Calling All Thomas The Train Cake "engineers"...

Decorating By confectionsofahousewife Updated 22 Jan 2010 , 8:48pm by hodl

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confectionsofahousewife Posted 18 Jan 2010 , 5:46pm
post #1 of 10

I have to make a Gordon (from Thomas the train) cake this week for my son's birthday. I have read the thomas tutorial on blogspot so I know generally what I am going to do. I just want to make sure it turns out well so I want to see what everyone else's experience has been. Here are my questions:

What size cake did you start with and what size pieces did you cut it into to make the correct shape (I need to feed about 20 people)? My plan is to start with a 14inch square and cut it into pieces from there (3, 4 3/8 x 12 inch pieces; 1, 2 x 14 inch; whatever is left over).

How did you cover the cake in fondant? I want the cake to be covered in fondant so it looks cleaner. Did you cover it in all one piece (I guess blue since a larger portion of the train is blue) and then add details on top or did you cover in separate smaller pieces?

Thanks for any info!!

9 replies
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confectionsofahousewife Posted 19 Jan 2010 , 12:40am
post #2 of 10

None of the many Thomas builders can lend me any insight??!!

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Evoir Posted 19 Jan 2010 , 1:03am
post #3 of 10

Hi housewife!

I made a 3D train for my son't birthday years ago too. I think I started with a 10 inch square slab of cake and went from there, without an actual pattern.

Now I am professionally doing cakes, I often steer parents into ordering a Thomas-theme cake, and then placing a toy Thomas/James/Gordon on the GP or BC tracks I've made. Bonus: child gets to keep the new toy! But there is no reason you can't fashion a Thomas cake for your son without breaking copyright laws etc.,

From memory, I used smaller pieces all over. I used a roulade type cake for the engine, and covered this cylinder separately before placing it on the rest of the cake. You can use RI piping in red to 'join' the flat bits visually, makign it easier to piece together smaller parts. I also made the face from a grey circle of fondant, let it dry and then stuck it on the cake.

If I was doing another Thomas these days, I would definitely carve the cake, then cleanly shape it using ganache like a putty to get sharp edges. Let itdry overnight and the next day do all the fondant-ing.

HTH icon_smile.gif

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poohsmomma Posted 19 Jan 2010 , 2:00pm
post #4 of 10

I have carved a Thomas, but from RKT-I wasn't brave enough to try cake. I just went to Walmart, bought a Thomas, and used it as a pattern and to get the proportions correct. I really didn't have a pattern, and mine was just a cake topper, not actually to be eaten.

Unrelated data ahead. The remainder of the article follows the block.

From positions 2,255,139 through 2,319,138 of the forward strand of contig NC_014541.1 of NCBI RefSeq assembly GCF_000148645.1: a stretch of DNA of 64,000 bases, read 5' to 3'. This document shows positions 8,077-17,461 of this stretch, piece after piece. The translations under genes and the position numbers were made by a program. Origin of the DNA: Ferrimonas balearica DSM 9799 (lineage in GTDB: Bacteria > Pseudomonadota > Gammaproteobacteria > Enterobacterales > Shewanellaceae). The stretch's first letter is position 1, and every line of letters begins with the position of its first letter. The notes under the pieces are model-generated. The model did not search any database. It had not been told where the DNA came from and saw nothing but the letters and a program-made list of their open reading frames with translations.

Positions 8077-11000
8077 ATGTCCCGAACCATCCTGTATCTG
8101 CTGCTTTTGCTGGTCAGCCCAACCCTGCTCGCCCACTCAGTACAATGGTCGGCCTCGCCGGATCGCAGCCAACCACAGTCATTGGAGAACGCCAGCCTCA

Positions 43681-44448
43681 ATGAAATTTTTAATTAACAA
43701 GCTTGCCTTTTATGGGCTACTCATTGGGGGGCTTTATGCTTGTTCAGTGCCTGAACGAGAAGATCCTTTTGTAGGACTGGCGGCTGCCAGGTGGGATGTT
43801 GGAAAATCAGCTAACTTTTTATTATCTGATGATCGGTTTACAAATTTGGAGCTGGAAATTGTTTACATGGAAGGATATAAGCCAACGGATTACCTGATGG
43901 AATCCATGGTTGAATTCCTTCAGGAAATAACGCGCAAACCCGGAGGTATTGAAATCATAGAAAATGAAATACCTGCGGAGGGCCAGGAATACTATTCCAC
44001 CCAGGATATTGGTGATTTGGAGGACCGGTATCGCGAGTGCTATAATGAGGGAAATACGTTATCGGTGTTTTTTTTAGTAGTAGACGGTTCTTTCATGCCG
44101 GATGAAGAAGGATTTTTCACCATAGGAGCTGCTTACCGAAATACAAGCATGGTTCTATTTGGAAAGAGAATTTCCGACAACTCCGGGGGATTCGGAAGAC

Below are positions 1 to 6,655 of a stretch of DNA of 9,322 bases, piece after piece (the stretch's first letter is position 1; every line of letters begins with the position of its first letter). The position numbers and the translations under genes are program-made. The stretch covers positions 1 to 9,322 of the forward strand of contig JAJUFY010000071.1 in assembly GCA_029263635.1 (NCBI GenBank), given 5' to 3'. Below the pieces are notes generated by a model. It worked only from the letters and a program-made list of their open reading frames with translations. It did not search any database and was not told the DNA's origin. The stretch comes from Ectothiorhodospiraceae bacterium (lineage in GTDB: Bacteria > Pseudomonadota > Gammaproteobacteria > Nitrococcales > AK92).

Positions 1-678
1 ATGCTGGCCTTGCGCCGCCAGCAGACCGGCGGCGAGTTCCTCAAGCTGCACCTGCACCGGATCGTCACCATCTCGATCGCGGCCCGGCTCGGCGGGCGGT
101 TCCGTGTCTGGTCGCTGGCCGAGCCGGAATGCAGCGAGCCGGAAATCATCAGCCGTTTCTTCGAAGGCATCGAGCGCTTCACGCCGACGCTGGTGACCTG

When I read back over this I realize I have probably not helped you at all!

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chicks1950 Posted 21 Jan 2010 , 2:22am
post #5 of 10
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margi24 Posted 21 Jan 2010 , 4:48pm
post #6 of 10

thomas was my 1st cake i ever made, i had never even iced a cup cake before, i used Debbie Brown character cake book and her instructions were great, maybe u could use that but change colour for who you want to do?

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hodl Posted 21 Jan 2010 , 5:24pm
post #7 of 10

I used one recipe which I divided between two rectangular molds that I had for a long time. The first was aprox. 11" by 6" and the second one was about 10 inches X 5. I mounted the second cake on top of the first one and then I carved Thomas the train. I also covered the cake with one piece of blue fondant. Then, I added the details of the face, black rectangles, wheels, etc...I premade all the detalis out of gumpaste. It was my firtst carved cake, so it gave me the impression that is was taking me a longer time than I planned but still I enjoy doing it. I also found that the more straight the corners in the back of the train were the better it looked, Good Luck Confectionsofahousewife.

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Jaimelt76 Posted 21 Jan 2010 , 5:26pm
post #8 of 10

I found on the picassa website the Favourite Character book by Debbie Brown. Here is the link and I hope it will help you.

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confectionsofahousewife Posted 22 Jan 2010 , 6:36pm
post #9 of 10

Thank you everyone for your ideas! I have carved the cake and put buttercream on it. I am sooooo scared to put the fondant on! I am going to do that today. I am afraid that the caked will squish under the weight of the fondant or that I won't be able to get the details that I carved to show thru the fondant.

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hodl Posted 22 Jan 2010 , 8:48pm
post #10 of 10

I felt the same way. Go for it. You and the fondant will be fine... thumbs_up.gif

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